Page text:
The Republic of Pirates: Being the true and surprising story of the Caribbean pirates and the man who brought them down

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Pan Macmillan, 16 ene. 2014 - 416 páginas

For fans of The Lost Kingdom, Black Sails and Crossbones comes a new rip-roaring history of the Golden Age of Piracy. . .

In the early eighteenth century a number of the great pirate captains, including Edward 'Blackbeard' Teach and 'Black Sam' Bellamy, joined forces. This infamous 'Flying Gang' was more than simply a thieving band of brothers. Many of its members had come to piracy as a revolt against conditions in the merchant fleet and in the cities and plantations in the Old and New Worlds. Inspired by notions of self-government, they established a crude but distinctive form of democracy in the Bahamas, carving out their own zone of freedom in which indentured servants were released and leaders chosen or deposed by a vote. They were ultimately overcome by their archnemesis, Captain Woodes Rogers - a merchant fleet owner and former privateer - and the brief but glorious Republic of Pirates came to an end.

Meticulously researched and full of incident and adventure, The Republic of Pirates brings to life an extraordinary forgotten chapter of history.

'Fascinating... beyond rip-roaring adventure stories from the distant past, [the book offers] an opportunity to understand pirates as they truly were--and to be grateful that the worst of them, at least, are gone' New York Times Book Review

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LibraryThing Review

Reseña de usuario  - grandpahobo - LibraryThing

Amazingly detailed history of the golden age of pirates (early 1700s). A lot of names, places and dates, but you get the sense of what the era was like. Leer reseña completa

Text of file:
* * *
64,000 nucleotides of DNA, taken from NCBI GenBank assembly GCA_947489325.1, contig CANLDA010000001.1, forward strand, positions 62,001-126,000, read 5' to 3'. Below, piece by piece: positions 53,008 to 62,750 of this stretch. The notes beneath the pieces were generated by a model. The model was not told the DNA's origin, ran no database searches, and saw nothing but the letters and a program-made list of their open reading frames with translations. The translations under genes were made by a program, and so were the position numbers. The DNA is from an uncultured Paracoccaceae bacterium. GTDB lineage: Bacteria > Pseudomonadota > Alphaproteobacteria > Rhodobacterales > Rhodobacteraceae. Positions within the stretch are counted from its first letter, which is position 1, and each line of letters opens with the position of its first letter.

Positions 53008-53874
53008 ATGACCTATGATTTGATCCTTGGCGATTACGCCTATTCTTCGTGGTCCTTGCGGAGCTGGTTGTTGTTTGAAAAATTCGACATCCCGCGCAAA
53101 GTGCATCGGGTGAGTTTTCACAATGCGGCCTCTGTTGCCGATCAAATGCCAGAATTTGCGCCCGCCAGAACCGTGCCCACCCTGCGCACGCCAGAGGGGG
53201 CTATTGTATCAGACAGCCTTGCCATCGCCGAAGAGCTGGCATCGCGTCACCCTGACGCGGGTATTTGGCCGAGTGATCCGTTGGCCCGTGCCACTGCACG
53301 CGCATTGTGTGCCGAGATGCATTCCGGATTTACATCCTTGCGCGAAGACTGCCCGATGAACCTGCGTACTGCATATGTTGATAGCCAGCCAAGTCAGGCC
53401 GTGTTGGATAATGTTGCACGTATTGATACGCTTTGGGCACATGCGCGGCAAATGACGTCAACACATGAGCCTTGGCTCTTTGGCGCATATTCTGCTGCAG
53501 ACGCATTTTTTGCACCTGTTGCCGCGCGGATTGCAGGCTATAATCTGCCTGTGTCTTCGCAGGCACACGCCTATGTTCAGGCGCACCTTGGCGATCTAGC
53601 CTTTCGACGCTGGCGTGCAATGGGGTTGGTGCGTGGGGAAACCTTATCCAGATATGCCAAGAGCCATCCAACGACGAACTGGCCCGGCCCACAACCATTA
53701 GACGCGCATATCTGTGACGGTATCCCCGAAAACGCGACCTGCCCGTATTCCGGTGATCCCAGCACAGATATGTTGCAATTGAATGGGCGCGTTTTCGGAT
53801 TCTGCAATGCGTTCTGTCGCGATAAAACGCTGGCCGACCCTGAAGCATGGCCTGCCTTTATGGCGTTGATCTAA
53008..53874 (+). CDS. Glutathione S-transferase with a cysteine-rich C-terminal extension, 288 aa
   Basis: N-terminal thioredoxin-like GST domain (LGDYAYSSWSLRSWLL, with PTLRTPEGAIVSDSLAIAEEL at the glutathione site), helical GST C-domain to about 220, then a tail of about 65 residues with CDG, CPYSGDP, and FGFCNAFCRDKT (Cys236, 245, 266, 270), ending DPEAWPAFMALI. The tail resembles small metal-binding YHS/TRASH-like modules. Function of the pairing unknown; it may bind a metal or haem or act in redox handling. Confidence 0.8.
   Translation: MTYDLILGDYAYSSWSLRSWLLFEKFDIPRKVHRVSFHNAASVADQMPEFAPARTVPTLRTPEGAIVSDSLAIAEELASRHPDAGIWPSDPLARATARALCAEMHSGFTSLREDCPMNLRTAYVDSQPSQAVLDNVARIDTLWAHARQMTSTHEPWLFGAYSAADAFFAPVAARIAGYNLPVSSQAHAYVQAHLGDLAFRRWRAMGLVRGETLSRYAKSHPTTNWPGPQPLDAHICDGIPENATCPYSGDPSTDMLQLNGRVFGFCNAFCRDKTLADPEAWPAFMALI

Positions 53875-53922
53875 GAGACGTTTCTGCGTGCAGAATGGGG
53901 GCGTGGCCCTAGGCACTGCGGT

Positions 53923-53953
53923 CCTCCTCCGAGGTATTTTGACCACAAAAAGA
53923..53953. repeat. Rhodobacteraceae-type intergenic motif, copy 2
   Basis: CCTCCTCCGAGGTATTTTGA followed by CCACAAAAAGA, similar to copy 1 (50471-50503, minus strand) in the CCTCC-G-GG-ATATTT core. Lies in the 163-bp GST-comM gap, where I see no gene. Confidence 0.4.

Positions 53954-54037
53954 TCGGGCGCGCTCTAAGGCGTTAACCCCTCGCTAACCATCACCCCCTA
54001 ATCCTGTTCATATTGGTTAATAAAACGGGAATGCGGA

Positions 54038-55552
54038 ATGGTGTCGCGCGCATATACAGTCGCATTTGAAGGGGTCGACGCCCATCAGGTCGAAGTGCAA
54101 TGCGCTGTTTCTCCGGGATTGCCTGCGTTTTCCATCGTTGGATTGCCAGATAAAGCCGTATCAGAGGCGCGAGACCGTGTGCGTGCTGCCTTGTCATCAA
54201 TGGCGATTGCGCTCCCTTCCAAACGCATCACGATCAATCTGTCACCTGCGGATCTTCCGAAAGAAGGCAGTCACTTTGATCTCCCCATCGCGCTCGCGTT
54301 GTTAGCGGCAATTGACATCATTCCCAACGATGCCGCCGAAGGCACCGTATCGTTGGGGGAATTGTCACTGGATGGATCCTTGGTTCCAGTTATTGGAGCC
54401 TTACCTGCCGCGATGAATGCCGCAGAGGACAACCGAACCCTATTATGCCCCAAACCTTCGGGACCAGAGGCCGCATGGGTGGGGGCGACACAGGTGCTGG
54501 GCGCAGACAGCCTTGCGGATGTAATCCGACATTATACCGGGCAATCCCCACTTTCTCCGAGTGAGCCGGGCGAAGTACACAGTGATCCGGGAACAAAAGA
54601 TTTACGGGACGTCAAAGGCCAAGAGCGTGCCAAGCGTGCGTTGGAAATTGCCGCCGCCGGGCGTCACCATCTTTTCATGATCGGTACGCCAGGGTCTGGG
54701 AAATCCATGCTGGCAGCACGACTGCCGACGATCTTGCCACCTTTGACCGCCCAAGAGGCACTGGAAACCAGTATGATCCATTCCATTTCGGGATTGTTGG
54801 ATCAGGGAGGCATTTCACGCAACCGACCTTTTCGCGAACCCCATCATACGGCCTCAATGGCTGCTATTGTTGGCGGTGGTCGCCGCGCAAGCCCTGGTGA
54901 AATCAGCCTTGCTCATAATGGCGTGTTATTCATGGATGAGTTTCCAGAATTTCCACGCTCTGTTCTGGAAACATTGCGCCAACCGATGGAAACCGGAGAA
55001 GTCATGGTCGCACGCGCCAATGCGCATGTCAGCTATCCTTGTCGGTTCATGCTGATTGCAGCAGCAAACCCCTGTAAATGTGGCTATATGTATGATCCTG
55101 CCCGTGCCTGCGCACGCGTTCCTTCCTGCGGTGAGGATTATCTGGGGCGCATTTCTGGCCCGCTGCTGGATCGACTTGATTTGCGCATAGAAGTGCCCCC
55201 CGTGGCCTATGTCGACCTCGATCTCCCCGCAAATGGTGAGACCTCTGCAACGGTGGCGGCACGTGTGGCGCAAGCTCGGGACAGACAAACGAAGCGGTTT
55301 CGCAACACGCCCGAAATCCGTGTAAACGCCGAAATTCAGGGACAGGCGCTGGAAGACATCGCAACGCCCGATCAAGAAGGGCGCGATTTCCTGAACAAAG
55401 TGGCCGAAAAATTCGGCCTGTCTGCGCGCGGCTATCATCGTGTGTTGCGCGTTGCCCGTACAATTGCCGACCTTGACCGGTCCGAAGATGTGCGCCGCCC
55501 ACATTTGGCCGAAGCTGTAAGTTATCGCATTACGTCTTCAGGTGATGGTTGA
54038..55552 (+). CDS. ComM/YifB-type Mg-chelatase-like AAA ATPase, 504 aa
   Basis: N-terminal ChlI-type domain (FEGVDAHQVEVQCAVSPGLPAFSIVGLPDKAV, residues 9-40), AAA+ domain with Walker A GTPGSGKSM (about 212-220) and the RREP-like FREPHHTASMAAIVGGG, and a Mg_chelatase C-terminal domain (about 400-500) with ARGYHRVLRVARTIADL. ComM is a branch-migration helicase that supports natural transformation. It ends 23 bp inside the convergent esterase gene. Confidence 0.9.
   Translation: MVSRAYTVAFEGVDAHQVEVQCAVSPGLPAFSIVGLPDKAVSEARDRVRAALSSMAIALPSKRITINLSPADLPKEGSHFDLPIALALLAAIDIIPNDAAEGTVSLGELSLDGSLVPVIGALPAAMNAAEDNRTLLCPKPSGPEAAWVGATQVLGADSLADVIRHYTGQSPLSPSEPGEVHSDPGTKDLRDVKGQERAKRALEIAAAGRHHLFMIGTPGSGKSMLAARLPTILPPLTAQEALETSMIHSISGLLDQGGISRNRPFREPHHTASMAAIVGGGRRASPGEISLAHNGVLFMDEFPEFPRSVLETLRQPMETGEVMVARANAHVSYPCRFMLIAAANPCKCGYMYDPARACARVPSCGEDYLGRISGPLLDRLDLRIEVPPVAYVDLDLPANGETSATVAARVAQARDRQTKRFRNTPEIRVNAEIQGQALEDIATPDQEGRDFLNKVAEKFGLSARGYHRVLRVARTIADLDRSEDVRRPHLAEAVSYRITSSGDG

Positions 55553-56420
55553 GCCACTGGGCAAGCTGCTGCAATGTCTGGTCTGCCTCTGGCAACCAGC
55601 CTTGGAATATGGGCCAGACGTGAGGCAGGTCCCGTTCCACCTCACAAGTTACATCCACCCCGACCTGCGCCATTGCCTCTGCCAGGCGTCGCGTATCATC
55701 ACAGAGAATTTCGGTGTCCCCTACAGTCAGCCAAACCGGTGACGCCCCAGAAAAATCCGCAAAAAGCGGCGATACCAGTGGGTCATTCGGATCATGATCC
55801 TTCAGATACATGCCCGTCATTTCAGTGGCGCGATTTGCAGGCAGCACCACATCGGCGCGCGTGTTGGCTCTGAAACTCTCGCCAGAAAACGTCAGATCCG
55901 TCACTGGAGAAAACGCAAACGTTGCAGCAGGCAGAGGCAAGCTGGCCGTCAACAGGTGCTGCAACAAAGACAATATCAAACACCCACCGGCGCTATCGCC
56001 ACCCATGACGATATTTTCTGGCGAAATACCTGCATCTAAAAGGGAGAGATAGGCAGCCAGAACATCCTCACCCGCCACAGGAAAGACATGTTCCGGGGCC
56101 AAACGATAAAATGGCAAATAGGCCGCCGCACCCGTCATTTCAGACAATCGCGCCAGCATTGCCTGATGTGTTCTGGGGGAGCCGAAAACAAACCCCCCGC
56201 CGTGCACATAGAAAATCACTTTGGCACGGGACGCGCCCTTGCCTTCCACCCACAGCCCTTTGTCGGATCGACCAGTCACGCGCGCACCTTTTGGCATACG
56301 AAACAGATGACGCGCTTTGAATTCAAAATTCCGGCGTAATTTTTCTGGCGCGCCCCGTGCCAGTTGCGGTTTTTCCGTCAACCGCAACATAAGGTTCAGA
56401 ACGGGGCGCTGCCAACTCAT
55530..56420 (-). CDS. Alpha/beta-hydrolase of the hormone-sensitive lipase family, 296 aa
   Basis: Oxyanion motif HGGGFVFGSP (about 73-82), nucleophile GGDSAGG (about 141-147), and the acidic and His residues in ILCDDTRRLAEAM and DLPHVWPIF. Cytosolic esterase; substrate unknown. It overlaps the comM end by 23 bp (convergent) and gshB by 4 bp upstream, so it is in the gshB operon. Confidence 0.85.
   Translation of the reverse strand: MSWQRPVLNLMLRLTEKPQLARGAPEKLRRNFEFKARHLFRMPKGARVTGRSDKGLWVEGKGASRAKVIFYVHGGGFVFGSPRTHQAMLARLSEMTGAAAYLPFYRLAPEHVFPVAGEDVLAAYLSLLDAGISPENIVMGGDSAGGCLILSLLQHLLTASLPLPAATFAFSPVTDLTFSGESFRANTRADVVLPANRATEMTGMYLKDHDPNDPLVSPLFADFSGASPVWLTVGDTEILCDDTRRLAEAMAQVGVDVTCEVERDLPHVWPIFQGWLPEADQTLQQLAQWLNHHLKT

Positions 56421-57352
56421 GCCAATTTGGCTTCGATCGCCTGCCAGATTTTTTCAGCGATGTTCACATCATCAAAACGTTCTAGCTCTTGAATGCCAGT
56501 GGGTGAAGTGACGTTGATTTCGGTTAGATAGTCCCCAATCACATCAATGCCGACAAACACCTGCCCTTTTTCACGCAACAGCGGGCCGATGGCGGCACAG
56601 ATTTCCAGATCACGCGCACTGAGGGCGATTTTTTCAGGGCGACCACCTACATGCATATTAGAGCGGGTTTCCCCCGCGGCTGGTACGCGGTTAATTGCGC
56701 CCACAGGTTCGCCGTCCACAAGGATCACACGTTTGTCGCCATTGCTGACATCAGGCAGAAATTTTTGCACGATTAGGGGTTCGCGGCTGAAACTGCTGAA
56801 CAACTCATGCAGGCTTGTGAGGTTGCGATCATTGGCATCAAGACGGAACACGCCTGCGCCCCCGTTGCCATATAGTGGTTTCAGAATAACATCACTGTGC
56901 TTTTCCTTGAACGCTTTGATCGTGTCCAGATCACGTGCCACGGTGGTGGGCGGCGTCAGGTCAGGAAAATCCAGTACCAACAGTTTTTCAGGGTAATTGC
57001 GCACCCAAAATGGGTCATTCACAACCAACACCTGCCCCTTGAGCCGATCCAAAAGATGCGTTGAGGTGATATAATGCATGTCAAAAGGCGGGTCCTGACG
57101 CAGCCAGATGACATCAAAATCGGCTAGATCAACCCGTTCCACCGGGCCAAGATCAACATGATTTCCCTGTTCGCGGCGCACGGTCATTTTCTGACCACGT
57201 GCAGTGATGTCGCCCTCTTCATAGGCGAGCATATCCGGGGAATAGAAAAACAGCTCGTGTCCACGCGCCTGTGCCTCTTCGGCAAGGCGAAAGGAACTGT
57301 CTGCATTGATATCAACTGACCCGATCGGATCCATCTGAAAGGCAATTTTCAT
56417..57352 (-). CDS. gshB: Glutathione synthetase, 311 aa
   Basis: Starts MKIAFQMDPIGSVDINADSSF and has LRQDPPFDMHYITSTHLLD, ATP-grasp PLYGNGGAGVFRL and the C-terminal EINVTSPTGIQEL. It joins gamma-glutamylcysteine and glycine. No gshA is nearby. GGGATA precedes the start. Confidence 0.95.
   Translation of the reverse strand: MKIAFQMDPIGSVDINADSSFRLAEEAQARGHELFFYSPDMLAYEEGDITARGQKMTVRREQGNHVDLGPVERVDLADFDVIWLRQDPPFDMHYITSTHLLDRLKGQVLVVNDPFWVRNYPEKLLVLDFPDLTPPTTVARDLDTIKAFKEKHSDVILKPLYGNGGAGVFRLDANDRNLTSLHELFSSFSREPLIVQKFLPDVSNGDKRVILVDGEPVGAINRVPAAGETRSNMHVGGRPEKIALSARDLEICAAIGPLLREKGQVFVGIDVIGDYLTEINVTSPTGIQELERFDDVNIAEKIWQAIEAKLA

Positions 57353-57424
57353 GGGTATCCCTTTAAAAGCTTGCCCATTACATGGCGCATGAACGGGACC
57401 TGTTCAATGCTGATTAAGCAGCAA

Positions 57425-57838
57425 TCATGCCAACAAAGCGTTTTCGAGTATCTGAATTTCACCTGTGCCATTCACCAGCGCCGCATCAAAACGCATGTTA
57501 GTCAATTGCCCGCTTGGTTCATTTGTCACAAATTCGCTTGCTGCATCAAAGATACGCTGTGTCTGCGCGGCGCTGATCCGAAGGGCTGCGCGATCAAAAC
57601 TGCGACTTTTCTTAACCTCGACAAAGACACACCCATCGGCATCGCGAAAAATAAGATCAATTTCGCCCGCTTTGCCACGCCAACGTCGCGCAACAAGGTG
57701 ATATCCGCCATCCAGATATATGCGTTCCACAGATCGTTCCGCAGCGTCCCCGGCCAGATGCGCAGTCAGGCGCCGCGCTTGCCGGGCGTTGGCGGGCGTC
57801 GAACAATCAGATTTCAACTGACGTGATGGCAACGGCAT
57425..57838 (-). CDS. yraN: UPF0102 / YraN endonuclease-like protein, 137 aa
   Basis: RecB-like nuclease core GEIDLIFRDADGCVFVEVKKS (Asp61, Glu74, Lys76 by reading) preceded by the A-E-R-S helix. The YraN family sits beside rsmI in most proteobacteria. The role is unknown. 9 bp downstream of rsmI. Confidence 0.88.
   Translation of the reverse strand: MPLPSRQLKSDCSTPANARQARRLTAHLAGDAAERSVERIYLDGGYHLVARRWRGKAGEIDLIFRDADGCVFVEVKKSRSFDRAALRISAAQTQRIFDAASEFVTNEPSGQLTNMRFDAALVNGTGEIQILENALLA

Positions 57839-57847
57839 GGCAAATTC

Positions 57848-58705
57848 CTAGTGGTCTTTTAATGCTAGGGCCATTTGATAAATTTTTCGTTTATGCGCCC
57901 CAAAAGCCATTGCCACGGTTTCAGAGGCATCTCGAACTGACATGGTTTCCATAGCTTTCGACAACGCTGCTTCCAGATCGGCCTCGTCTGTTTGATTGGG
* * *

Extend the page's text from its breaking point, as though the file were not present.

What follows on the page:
LibraryThing Review

Reseña de usuario  - marshapetry - LibraryThing

Liked it but it drifted off several times and I just couldn't stay focused on some of the stories. It was surprising (maybe not all that much) that the Pirates of the Carribean movies were actually ... Leer reseña completa

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Sobre el autor (2014)

Colin Woodard, an award-winning author and journalist, is State & National Affairs Writer for The Portland Press Herald and Maine Sunday Telegram, and a longtime correspondent of The Christian Science Monitor and The Chronicle of Higher Education. His work has appeared in The Economist, The Washington Post, The San Francisco Chronicle, Smithsonian, Newsweek/The Daily Beast, Bloomberg View, Washington Monthly and dozens of other national and international publications. A native of Maine, he has reported from more than fifty foreign countries and six continents, and lived for more than four years in Eastern Europe during and after the collapse of communism. His investigative reporting for the Telegram won a 2012 George Polk Award. His most recent book, American Nations: A History of the Eleven Rival Regional Cultures of North America, was named a Best Book of 2011 by the editors of The New Republic and the Globalist and won the 2012 Maine Literary Award for Non-Fiction. A graduate of Tufts University and the University of Chicago, he lives in Midcoast Maine.

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